Deteriorating conditions facing torture survivors on Lesbos

A new report published by Médicins Sans Frontières has identified an urgent deterioration in the care available for vulnerable refugees on the Greek island of Lesbos, with particular issues facing asylum seekers who have experienced torture or violence.

The report indicates that 80% of refugees assessed by MSF’s medical teams displayed mental health needs severe enough to require ongoing care, of whom two thirds had experienced violence, and over 20% had experienced torture. Despite this, fewer than 1 in 3 torture survivors had previously been identified as vulnerable by the authorities, denying them access to essential support, against a backdrop of diminishing capacity amongst human rights actors, a breakdown in the assessment of refugees’ needs, and steeply declining living conditions.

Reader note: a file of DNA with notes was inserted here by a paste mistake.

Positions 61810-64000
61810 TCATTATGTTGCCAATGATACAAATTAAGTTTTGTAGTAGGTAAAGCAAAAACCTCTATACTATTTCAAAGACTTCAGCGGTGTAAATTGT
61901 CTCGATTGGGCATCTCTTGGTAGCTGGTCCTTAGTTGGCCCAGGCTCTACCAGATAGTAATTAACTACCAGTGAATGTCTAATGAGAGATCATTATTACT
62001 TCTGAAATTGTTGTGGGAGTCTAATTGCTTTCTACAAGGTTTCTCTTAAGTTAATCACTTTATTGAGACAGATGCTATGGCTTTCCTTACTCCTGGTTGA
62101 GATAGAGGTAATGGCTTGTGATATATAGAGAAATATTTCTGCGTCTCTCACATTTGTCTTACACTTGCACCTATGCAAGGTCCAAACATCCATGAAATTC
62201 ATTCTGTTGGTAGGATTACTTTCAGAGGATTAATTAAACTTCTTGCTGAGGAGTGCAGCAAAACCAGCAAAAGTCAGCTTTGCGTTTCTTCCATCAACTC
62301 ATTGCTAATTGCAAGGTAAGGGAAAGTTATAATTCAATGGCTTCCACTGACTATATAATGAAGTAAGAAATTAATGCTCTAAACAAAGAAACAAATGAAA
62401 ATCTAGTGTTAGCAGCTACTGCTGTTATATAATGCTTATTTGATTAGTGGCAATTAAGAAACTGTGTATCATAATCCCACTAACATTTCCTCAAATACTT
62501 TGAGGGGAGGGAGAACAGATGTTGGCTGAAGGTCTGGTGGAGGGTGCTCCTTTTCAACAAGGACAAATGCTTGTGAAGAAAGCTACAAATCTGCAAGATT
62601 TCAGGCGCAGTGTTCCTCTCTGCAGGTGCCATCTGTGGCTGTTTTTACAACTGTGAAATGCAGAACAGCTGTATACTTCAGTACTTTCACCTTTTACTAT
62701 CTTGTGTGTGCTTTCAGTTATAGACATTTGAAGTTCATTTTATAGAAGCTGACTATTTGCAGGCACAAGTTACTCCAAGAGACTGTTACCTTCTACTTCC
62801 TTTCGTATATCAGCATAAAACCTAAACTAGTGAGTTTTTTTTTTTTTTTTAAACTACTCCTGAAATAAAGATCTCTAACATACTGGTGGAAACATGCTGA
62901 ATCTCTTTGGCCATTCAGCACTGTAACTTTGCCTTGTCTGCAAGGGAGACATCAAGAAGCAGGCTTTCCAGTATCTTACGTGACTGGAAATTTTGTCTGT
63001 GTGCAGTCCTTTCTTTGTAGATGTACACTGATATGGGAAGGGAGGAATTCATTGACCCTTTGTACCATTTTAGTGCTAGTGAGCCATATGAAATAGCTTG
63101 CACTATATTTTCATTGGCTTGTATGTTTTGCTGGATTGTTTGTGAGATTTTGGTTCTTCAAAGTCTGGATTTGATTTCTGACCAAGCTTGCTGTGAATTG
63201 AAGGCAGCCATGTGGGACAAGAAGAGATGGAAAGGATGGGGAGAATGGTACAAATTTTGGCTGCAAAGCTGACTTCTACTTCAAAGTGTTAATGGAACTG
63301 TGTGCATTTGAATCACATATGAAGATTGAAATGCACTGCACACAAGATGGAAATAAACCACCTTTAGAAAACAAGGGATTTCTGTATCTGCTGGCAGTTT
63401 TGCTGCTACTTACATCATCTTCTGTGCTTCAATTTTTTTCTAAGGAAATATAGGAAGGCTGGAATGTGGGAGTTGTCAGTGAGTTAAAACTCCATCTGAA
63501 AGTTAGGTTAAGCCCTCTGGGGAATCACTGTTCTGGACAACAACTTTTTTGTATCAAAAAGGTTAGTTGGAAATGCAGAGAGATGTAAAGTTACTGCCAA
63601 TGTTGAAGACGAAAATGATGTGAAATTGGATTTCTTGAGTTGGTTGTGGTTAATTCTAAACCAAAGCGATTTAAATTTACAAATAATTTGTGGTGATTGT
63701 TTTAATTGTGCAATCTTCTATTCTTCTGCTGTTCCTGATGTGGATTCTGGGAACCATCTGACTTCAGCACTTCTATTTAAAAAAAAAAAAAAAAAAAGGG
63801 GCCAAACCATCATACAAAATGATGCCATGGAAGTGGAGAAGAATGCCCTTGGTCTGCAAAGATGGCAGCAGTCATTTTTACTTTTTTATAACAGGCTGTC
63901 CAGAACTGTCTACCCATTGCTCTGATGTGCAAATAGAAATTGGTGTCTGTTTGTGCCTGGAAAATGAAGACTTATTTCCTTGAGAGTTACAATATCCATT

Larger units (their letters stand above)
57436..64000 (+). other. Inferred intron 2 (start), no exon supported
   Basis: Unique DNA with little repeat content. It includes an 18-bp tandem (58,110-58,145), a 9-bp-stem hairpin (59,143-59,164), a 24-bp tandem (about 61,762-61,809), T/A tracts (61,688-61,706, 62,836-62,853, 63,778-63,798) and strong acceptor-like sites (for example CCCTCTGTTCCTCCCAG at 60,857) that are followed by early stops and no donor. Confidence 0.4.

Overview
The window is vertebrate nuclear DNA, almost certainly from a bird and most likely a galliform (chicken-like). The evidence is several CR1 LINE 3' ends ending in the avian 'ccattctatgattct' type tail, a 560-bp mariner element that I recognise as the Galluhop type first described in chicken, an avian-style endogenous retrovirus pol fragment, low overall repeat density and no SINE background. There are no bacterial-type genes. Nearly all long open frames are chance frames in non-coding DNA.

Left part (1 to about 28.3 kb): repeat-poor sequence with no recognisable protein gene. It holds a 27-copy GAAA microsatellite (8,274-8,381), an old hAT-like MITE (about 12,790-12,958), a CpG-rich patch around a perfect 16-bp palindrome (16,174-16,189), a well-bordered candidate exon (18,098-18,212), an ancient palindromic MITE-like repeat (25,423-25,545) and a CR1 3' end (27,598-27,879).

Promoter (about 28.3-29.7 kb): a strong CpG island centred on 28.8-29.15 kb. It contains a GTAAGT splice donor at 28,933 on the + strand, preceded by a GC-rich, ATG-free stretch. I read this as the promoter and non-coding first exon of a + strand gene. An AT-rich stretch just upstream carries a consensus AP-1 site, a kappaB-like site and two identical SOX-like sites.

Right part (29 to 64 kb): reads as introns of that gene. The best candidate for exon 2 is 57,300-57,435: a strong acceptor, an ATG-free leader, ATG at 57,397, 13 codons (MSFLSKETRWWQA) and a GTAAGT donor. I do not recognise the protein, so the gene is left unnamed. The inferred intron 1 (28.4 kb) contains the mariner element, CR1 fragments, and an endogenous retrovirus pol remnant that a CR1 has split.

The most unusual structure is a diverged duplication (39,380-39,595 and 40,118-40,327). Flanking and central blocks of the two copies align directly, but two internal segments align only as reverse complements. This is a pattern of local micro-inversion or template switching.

Freedom from Torture has previously raised concerns with the UK Government’s Public Accounts Committee that 55% of vulnerable refugees dealt with under the Syrian Vulnerable Persons Resettlement programme have experienced violence or torture.

Freedom from Torture’s CEO Susan Munroe said:

"This report from Medecins Sans Frontieres makes for grim and sober reading: it is clear that the situation facing vulnerable asylum seekers on Lesbos is increasingly precarious, and that urgent action is needed.

Although the torture survivors are in Greece, there is a humanitarian imperative for all states which are party to the UN Convention against Torture, including the UK, to ensure survivors can access the rehabilitation and specialist care they need.

As a state which has been at the forefront of torture rehabilitation, and a party to the UN Convention against Torture, the UK is well-placed to be able to provide redress and support to these survivors; it is vital that we do everything we can to help."